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Natural Gas Tax Would Stifle Jobs and Economy

May 08, 2015 Energy

Study: New severance tax would stifle job growth and economic benefits of Pennsylvania’s energy development

Harrisburg, Pa., May 7, 2015 —Taxing a highly productive industry that supports thousands of jobs and generates billions in economic output and millions in tax revenues has negative economic consequences for the Commonwealth of Pennsylvania, according to a Natural Resource Economics, Inc., study released today by the Associated Petroleum Industries of Pennsylvania (API-PA). 

“Higher energy taxes could put a damper on energy activity, and the Commonwealth could be worse off with a new severance tax,” said API-PA Executive Director Stephanie Wissman. “Natural gas development supports hundreds of thousands of jobs in Pennsylvania, contributes $34.7 billion annually to the state economy and has boosted profits in more than 1,300 businesses of all sizes up and down the energy supply chain.” 

The report, “The Economic Impacts of the Proposed Natural Gas Severance Tax in Pennsylvania,” analyzed the impact of Gov. Wolf’s proposal to implement an additional natural gas severance tax. Proposals include adding 5 percent on the gross market value of production plus a fixed fee of 4.7 cents per thousand cubic feet produced and establishing an artificial floor of $2.97 per thousand cubic feet regardless of the actual price of natural gas. 

“If a new tax is created, in 2016 alone, the commonwealth could lose six thousand jobs, not just in the oil and gas sector but also across a range of industries that are part of the gas industry supply chain and from service industries that depend on spending by workers employed in these industries,” Wissman said. “Safe, responsible natural gas development has been good for the state economy, good for local economies and good for Pennsylvanians. We want to keep it that way.”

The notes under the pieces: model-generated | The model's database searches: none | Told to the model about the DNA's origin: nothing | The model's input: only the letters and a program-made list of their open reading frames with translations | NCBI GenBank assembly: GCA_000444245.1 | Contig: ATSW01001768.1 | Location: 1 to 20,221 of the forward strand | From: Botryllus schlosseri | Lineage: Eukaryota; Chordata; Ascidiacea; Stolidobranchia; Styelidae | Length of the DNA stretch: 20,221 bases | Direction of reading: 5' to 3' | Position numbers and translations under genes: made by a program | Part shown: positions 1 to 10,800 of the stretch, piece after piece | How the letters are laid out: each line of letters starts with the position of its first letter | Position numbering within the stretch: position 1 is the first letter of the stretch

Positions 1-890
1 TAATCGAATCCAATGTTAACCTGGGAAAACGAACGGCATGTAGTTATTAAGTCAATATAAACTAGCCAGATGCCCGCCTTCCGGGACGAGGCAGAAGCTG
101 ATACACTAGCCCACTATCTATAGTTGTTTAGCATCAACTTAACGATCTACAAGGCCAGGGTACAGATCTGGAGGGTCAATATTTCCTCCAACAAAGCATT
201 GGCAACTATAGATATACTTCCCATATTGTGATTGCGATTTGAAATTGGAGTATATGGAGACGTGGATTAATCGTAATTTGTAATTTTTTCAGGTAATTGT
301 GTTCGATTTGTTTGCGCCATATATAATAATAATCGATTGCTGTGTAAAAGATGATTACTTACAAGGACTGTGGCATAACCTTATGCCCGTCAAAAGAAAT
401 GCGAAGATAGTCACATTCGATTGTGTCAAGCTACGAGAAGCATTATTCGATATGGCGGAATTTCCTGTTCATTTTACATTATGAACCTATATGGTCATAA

The U.S. oil and natural gas industry delivers hundreds of millions of dollars to the Commonwealth. The current local impact tax, which is collected from every shale drilling site in the state, has distributed more than $630 million to communities since 2012 – including more than $224 million in just 2014. That’s on top of over $2.1 billion in state and local taxes already generated by our industry.

Under Pennsylvania law, the passage of a new severance tax would repeal the existing natural gas impact fee. Investment and production losses resulting from a new tax could lead to cumulative losses of over $20 billion in value added or gross state product to the Pennsylvania economy from 2016 to 2025, according to the study. By 2025, supported employment in the state could drop by nearly 18,000 relative to projected levels without the tax. The relatively high paying construction and oil and gas sectors would be hardest hit.

“State lawmakers should reject the severance tax so that the benefits of Pennsylvania’s energy development continue to flow,” said Wissman.

The API-PA is a division of API, which represents all segments of America’s oil and natural gas industry. Its more than 625 members produce, process, and distribute most of the nation’s energy. The industry also supports 9.8 million U.S. jobs and is backed by a growing grassroots movement of more than 25 million Americans.